By JAMES MELVILLE
This is the first year I haven’t made up a movie to review for April Fool’s Day. I decided to write about The Hunger Games instead, because it’s more culturally relevant.
The Hunger Games (2012):
Plot: In the future, some kind of global conflict has collapsed America and replaced it with the airline-sounding Panem, which is divided into twelve working-class districts surrounding one decadent capital known as the Capitol. Each year, two teenagers—a boy and a girl—are randomly chosen to participate in the “Hunger Games.” This entails going into the woods and killing each other. The last teen standing is the winner. The film follows two teens from District 12, Katniss (Jennifer Lawrence) and Peeta (Josh Hutcherson). Together, they learn the values of teamwork, human life, and quick reflexes.
One of the more interesting things about the film is the director, Gary Ross’s (Big, Seasbiscuit) decision to use shaky cam. Not just in the fight scenes, either. All the time. The camera tells the audience where to look, which can get annoying sometimes. It’s supposed to let us see things from Katniss’ perspective, but there are times when it feels like we’re being led by the hand. I like holding hands as much as the next guy, but not if your hands are also holding my eyes. I…think you over-extended your metaphor.
The performances, on the other hand, are generally decent. The two leads stand out especially, and do a good job of lending gravity and depth to roles that didn’t always have much to spare. Jennifer Lawrence plays tough well, but also manages to come across as maternal when the script requires her to be.
Josh Hutcherson is perfectly likeable as her counterpart. Peeta balances out Katniss’ rough edges and social ineptitude with charisma and a canny ability to read situations and people. Hutcherson, by the way, is growing up to be quite the charming young man.
Lenny Kravitz is also in the film, giving what I can only imagine to be the best performance of his career. My brain is telling me that his character’s name is Cinnamon. IMDB is telling me that it’s Cinna. I was close.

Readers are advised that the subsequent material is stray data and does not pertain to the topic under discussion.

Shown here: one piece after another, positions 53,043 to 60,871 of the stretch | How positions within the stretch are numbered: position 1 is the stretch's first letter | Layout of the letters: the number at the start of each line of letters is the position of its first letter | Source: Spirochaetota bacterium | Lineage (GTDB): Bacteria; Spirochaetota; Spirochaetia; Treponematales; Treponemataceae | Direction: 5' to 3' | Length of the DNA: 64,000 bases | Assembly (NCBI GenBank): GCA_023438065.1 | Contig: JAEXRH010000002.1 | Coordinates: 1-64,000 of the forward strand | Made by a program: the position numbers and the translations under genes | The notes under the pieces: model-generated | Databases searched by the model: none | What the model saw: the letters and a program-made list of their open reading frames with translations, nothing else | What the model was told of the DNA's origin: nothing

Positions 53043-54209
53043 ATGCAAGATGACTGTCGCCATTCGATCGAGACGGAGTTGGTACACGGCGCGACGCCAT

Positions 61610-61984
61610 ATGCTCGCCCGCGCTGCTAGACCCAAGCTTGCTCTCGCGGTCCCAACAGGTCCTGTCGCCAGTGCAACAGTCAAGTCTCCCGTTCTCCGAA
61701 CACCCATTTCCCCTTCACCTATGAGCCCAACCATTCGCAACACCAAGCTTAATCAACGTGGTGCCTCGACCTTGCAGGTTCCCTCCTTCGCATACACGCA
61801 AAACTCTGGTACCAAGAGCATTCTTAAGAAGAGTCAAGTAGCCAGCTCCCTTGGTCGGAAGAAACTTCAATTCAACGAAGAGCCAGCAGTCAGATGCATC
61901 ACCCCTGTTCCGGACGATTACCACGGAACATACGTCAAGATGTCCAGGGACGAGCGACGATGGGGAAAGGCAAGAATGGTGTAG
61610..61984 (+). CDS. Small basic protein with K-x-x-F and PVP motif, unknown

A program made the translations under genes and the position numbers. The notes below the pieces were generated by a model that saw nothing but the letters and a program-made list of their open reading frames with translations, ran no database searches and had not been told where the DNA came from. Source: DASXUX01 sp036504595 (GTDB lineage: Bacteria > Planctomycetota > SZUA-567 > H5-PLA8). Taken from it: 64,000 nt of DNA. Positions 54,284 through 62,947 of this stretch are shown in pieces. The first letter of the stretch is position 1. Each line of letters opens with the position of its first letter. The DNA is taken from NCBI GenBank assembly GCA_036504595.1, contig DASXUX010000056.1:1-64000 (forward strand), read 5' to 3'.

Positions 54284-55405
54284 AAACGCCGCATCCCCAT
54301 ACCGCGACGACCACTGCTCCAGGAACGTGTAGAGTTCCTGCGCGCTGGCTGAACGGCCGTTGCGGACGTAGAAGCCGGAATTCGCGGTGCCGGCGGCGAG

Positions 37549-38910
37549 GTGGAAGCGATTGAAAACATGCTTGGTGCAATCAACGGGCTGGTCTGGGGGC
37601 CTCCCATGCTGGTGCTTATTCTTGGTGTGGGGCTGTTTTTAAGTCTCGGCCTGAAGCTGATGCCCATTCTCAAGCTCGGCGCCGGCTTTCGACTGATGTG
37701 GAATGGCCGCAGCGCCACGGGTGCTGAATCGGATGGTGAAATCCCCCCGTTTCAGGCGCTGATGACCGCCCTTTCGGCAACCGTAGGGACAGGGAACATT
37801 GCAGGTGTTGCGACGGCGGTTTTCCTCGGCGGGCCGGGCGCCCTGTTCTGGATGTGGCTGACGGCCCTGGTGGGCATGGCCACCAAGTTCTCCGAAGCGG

The violence in the film is very tastefully done. It is, after all, PG-13. Still, I’ve heard people say that they wished the film had been more violent. I get that. It would raise the stakes and make some of the more dramatic moments hit harder. But the point of the movie isn’t to send Katniss on a Heart of Darkness-type journey, and that’s kind of where heavier violence would lead. Think about it. According to the rules, twenty-three people have to die before she can go home. This isn’t a movie where a sixteen year-old is going to deal with the horrifying implications of her situation.
Unless you want a sequel about Katniss dealing with PTSD and a crap ton of guilt, R isn’t really the way to go. The Hunger Games is a pretty standard lead-in to a young hero taking on an Evil Empire, not an existential meditation on the violence inherent in all of humanity—that’s Nicholas Winding Refn territory. Nor is The Hunger Games really a satire of the American government, or even the media. Sure, there’s elements of that, especially in the first half, but the story is more about the sacrifices Katniss makes than anything else. The film brings up a lot of moral issues and potential for some pretty heavy shit. Once it gets to the second half, however, everything pretty much goes how you’d expect it to, with some action movie clichés thrown in for good measure.
Would the movie have been better if it had abandoned those clichés? Well, yeah. For some reason, people tend to think that “good adaptation” is synonymous with “accurate translation.” By that definition, a good adaptation just puts the images from the book onto the screen, maybe cutting a few boring parts to save time. Changing anything more is “wrong.”
To quote a movie I helped make in high school: “Sometimes, doing the wrong thing is doing the best thing.” There are times when the best thing for an adaptation to do is to not try to be totally accurate. An adaptation should be a good movie before it’s anything else. You’ll always have your imagination. If you don’t like the movie, that’s fine. The book is still there.
The Hunger Games wins points for accuracy and performances, but would have been better if it had stuck a little less closely to the novel. I did enjoy it, though. Really. I just needed to get all that adaptation stuff off my chest.
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